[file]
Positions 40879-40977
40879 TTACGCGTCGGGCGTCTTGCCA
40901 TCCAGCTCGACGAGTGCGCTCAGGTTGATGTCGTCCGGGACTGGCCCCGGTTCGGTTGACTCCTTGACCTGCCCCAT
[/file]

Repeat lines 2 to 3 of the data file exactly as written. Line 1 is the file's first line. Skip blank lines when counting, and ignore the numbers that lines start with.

40879 TTACGCGTCGGGCGTCTTGCCA
40901 TCCAGCTCGACGAGTGCGCTCAGGTTGATGTCGTCCGGGACTGGCCCCGGTTCGGTTGACTCCTTGACCTGCCCCAT